Robert Davis, the deputy leader of Westminster city council and, until last year, the chair of its planning committee, resigned on Wednesday this week after an internal investigation found he had breached the council’s code of conduct. The internal investigation resulted in a report, published yesterday on the council’s website, which explains that Mr Davis was entertained by and received gifts from property industry figures on at least 150 occasions from 2015 onwards. These gifts and hospitality included dinners at London’s finest restaurants and trips to the south of France, Switzerland, Spain and the United States. They were provided by property firms involved in half of the planning applications his committee ruled on in 2016.
Whilst the main focus of the report is on whether there was a breach of the council’s code of conduct, the remit of the report is stated to extend to whether Mr Davis’s acceptance of the gifts and hospitality has been “unlawful or given rise to illegality”. The report concludes that the “acceptance of a large number of gifts and hospitality is not in itself unlawful.”
On the face of it, this is an odd conclusion. Despite running to 21 pages (with a further 87 pages of appendices), the report does not refer at any point to the Bribery Act 2010 – a surprising omission if one is asked to investigate the legality of gifts and hospitality which might be considered to prompt suspicions of corruption.
This raises an important question. How is the Act’s application to gifts and hospitality being implemented in practice, some seven years after the legislation came into force? In 2011 there was uproar in the business community, with widespread fears of corporate entertainment being outlawed. In fact, those fears never came to anything, although there has been a recalibration of what level of hospitality is acceptable in different circumstances.
The Act, it might be argued, does not apply where, first, gifts and hospitality are declared openly on the appropriate register, so that nothing is hidden; and where, secondly, there is no evidence that the gifts or hospitality influenced decisions taken by the recipient or his or her organisation.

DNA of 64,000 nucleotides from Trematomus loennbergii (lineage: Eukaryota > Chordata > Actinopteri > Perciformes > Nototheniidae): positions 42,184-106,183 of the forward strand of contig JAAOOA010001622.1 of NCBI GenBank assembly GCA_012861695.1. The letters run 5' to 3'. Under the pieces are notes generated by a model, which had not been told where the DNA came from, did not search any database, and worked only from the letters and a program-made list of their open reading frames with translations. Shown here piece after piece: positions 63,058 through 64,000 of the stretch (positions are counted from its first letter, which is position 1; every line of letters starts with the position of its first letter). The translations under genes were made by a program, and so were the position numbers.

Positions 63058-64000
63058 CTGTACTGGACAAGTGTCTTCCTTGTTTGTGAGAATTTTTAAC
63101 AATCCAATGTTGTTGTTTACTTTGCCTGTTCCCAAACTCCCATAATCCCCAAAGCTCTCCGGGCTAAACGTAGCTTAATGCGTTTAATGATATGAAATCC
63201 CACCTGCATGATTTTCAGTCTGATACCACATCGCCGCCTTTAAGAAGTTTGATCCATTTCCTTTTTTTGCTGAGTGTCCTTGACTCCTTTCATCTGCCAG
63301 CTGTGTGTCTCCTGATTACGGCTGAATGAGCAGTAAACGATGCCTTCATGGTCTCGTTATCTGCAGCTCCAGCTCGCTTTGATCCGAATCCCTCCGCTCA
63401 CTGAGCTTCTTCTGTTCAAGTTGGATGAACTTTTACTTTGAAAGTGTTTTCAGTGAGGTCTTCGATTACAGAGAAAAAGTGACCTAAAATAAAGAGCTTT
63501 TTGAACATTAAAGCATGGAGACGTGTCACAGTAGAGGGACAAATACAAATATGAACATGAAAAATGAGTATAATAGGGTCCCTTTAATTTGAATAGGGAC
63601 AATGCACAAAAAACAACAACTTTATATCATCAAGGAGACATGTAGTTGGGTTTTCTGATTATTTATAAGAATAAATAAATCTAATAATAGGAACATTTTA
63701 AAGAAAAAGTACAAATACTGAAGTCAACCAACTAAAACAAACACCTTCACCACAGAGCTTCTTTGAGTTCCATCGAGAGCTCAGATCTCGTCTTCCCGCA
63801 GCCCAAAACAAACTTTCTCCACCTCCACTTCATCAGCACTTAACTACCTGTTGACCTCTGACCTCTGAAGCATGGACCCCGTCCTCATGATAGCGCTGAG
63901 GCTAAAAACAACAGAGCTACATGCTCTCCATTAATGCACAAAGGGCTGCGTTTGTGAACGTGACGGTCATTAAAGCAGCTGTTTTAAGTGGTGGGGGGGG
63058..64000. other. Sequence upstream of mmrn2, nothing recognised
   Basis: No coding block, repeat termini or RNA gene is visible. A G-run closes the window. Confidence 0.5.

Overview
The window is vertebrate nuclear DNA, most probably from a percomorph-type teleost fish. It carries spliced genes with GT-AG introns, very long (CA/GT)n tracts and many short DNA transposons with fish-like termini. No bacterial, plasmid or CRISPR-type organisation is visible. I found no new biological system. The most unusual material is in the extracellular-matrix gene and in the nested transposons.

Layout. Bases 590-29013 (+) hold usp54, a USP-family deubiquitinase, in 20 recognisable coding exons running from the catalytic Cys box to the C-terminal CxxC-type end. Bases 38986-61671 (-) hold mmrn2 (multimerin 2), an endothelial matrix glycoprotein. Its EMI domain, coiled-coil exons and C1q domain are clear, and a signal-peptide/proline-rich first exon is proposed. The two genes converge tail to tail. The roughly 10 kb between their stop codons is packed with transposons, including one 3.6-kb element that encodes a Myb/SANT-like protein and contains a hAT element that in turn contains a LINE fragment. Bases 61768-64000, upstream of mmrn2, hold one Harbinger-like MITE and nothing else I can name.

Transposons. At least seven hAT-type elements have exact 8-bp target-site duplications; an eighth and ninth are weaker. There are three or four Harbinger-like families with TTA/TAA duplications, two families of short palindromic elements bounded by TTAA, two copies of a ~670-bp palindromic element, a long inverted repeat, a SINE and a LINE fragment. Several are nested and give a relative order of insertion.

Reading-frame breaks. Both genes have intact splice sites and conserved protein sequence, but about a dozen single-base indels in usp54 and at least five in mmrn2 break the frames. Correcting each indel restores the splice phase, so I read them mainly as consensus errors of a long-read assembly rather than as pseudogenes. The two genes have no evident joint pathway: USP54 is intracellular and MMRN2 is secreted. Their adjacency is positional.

But this is to misunderstand the breadth of the offences created by the Act. Section 2 of the Act defines the offence of bribery as it applies to the recipient (or potential recipient) of a bribe. It delineates four scenarios (the Act uses the word “cases”) in which the recipient commits a crime. Case 4 (found in section 2(3) of the Act) provides as follows:
“(3) Case 4 is where—
(a) R requests, agrees to receive or accepts a financial or other advantage, and
(b) the request, agreement or acceptance itself constitutes the improper performance by R of a relevant function or activity.”
In this scenario, the prosecution only has to prove one act, which in the case of a council official, would be the “acceptance” of the “financial or other advantage”. The prosecution does not have to prove that the recipient knew or believed that the performance of his functions was improper. The performance of his functions is deemed to be improper by virtue of the position held. That is, it was improper in and of itself to accept the gifts and hospitality, regardless of whether the acceptance had any impact on the recipient’s behaviour.
Case 4 is a complete answer to the two arguments outlined above. In relation to the first argument, it is irrelevant to the commission of the offence that the gifts and hospitality are openly declared. The prosecution does not have to prove secrecy or subterfuge. In relation to the second argument, it is irrelevant to the commission of the offence that the recipient performed his functions properly. The prosecution does not have to prove improper performance; the offence is based entirely on the acceptance of the advantage, not the consequences of accepting the advantage.
The rationale of case 4 is that it criminalises the conduct of persons from whom good faith and impartiality are expected in the performance of their functions. The very occupation of a position of trust – and a councillor and chair of a council’s planning committee is undoubtedly that — renders it a crime to accept gifts and hospitality, irrespective of whether favours are sought or provided. This is particularly so when the gifts and hospitality emanate from property firms with a vested interest in the planning applications being considered by the committee chaired by the recipient of the advantage.
None of this is to suggest that Mr Davis should be prosecuted. The evidence may not be sufficient for reasons not in the public domain and there may be good public interest factors which mitigate against prosecution. But it is simply incorrect for the report to conclude that accepting gifts and hospitality is “not in itself unlawful” when section 2(3) of the Act was introduced for the specific purpose of criminalising the type of conduct laid bare in Westminster city council’s investigation.
By Andrew Smith, Corker Binning